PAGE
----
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My editorial was wide-ranging and was concerned primarily with the role of platelets and their antagonists in transient cerebral ischemia, as the title of the editorial clearly indicates. I mentioned use of noninvasive techniques for assessing extracranial blood flow only in passing, attempting to fit them into a schema for medical management. In our institution we prefer to screen all our patients with suspected TIAs with noninvasive techniques, and invariably, using our study battery, a lesion can be demonstrated if one is to be found. Obviously, if no lesion is found, if the clinical suspicion is strong that TIAs are, in fact, related to extracranial cerebrovascular disease, and if the patient is a fit candidate for surgery, we would proceed with angiography.I do not imply that one should use either noninvasive techniques or angiography, and I believe that the editorial makes that point clear. In my view,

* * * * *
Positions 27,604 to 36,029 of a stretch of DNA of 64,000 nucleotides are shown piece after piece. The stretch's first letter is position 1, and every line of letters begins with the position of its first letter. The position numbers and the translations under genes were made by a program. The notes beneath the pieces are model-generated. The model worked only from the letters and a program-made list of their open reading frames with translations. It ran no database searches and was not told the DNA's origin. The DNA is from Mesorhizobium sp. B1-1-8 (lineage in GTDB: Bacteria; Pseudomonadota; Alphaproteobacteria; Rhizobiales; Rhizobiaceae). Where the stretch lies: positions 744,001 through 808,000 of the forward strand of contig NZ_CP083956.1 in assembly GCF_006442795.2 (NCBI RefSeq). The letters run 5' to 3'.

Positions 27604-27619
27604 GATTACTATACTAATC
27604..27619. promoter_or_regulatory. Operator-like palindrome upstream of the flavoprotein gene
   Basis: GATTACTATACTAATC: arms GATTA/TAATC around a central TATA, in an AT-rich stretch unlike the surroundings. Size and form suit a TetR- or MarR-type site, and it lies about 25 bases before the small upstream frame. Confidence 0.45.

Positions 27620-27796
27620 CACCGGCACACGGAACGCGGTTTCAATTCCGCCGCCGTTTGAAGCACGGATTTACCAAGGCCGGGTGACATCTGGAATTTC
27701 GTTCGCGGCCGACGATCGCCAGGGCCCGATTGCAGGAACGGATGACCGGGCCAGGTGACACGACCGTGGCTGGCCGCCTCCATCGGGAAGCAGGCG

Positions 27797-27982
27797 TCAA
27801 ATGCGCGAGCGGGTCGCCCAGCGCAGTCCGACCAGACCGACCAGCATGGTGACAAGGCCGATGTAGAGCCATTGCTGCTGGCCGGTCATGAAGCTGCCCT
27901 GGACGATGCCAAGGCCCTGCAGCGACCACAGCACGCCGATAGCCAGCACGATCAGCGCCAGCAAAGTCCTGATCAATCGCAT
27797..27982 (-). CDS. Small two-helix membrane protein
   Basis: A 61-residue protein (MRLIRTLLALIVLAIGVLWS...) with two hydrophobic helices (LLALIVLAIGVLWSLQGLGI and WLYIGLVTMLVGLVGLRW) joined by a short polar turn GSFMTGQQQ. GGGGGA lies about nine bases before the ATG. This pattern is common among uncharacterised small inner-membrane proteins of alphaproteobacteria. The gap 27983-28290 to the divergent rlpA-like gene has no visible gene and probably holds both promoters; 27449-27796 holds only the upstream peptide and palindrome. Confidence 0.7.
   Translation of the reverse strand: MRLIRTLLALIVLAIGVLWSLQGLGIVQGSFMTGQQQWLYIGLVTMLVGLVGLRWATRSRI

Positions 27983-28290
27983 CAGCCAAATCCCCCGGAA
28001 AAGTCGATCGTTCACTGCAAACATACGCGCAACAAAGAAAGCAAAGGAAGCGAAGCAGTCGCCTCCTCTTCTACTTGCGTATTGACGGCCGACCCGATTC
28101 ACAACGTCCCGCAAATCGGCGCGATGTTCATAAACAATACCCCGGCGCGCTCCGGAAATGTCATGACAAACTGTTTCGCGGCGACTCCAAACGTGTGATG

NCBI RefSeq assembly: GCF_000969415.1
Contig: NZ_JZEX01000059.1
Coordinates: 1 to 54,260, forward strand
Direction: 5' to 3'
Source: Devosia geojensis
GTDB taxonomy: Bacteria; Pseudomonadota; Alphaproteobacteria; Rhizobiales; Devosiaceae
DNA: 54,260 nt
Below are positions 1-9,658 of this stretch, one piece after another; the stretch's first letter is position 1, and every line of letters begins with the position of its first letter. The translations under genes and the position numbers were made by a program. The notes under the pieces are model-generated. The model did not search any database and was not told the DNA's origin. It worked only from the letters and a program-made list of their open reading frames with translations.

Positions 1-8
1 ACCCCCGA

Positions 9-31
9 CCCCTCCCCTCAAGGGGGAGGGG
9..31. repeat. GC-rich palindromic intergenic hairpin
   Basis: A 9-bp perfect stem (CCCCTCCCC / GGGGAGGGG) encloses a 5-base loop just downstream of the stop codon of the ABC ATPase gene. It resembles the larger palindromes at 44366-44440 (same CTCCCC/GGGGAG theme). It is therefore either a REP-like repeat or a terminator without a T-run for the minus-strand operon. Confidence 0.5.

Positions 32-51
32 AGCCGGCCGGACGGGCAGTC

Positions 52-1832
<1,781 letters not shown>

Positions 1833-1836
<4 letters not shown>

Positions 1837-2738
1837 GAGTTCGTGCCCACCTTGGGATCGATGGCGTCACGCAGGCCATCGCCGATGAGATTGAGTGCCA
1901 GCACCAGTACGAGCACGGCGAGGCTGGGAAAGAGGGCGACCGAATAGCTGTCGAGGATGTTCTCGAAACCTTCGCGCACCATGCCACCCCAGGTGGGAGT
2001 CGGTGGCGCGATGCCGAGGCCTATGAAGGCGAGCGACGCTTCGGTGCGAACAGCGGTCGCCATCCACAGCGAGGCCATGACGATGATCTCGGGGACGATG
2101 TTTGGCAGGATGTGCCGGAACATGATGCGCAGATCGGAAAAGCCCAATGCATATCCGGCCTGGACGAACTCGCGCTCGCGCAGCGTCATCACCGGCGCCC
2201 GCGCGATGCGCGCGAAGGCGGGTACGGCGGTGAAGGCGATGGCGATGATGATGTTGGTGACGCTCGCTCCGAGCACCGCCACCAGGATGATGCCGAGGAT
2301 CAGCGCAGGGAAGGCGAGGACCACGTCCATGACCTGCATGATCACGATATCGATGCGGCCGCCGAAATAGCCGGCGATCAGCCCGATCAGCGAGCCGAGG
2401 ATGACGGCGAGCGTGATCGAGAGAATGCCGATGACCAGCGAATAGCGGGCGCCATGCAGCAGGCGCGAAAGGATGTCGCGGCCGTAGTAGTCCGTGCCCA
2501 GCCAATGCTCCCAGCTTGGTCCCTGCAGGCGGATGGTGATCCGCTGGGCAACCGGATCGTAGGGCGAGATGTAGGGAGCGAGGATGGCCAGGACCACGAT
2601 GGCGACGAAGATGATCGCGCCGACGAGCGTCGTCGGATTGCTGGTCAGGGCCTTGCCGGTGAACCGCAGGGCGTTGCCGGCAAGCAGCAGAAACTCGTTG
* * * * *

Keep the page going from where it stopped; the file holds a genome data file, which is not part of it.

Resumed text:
Dalessio DJ. Angiography and Transient Ischemic Attacks-Reply. JAMA. 1978;239(20):2114–2115. doi:10.1001/jama.1978.03280470026008
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